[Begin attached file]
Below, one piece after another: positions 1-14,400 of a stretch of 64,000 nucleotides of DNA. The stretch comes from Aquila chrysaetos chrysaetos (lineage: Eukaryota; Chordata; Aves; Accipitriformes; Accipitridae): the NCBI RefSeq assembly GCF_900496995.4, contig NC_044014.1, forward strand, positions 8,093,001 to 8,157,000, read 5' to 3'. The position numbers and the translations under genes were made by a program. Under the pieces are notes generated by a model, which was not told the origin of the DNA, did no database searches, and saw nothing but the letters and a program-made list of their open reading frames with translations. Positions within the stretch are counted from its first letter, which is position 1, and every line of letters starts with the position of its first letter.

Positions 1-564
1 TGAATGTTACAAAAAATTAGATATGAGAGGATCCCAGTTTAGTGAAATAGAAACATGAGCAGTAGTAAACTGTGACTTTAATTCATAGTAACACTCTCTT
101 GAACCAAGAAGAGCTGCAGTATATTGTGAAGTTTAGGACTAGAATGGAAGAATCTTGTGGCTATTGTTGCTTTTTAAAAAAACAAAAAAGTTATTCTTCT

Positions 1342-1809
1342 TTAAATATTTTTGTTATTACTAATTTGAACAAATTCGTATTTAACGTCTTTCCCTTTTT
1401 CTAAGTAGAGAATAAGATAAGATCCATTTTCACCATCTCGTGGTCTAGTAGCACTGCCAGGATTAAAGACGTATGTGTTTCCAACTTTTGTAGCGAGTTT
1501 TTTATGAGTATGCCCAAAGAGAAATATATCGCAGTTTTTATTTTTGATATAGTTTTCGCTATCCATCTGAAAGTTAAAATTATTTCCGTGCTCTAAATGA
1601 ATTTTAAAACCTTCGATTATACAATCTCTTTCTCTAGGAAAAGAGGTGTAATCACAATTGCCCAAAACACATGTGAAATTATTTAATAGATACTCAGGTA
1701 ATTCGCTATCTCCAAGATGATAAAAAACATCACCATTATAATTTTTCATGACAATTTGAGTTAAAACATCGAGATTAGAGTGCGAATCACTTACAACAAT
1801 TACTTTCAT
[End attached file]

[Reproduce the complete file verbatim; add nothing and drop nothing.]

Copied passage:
Below, one piece after another: positions 1-14,400 of a stretch of 64,000 nucleotides of DNA. The stretch comes from Aquila chrysaetos chrysaetos (lineage: Eukaryota; Chordata; Aves; Accipitriformes; Accipitridae): the NCBI RefSeq assembly GCF_900496995.4, contig NC_044014.1, forward strand, positions 8,093,001 to 8,157,000, read 5' to 3'. The position numbers and the translations under genes were made by a program. Under the pieces are notes generated by a model, which was not told the origin of the DNA, did no database searches, and saw nothing but the letters and a program-made list of their open reading frames with translations. Positions within the stretch are counted from its first letter, which is position 1, and every line of letters starts with the position of its first letter.

Positions 1-564
1 TGAATGTTACAAAAAATTAGATATGAGAGGATCCCAGTTTAGTGAAATAGAAACATGAGCAGTAGTAAACTGTGACTTTAATTCATAGTAACACTCTCTT
101 GAACCAAGAAGAGCTGCAGTATATTGTGAAGTTTAGGACTAGAATGGAAGAATCTTGTGGCTATTGTTGCTTTTTAAAAAAACAAAAAAGTTATTCTTCT

Positions 1342-1809
1342 TTAAATATTTTTGTTATTACTAATTTGAACAAATTCGTATTTAACGTCTTTCCCTTTTT
1401 CTAAGTAGAGAATAAGATAAGATCCATTTTCACCATCTCGTGGTCTAGTAGCACTGCCAGGATTAAAGACGTATGTGTTTCCAACTTTTGTAGCGAGTTT
1501 TTTATGAGTATGCCCAAAGAGAAATATATCGCAGTTTTTATTTTTGATATAGTTTTCGCTATCCATCTGAAAGTTAAAATTATTTCCGTGCTCTAAATGA
1601 ATTTTAAAACCTTCGATTATACAATCTCTTTCTCTAGGAAAAGAGGTGTAATCACAATTGCCCAAAACACATGTGAAATTATTTAATAGATACTCAGGTA
1701 ATTCGCTATCTCCAAGATGATAAAAAACATCACCATTATAATTTTTCATGACAATTTGAGTTAAAACATCGAGATTAGAGTGCGAATCACTTACAACAAT
1801 TACTTTCAT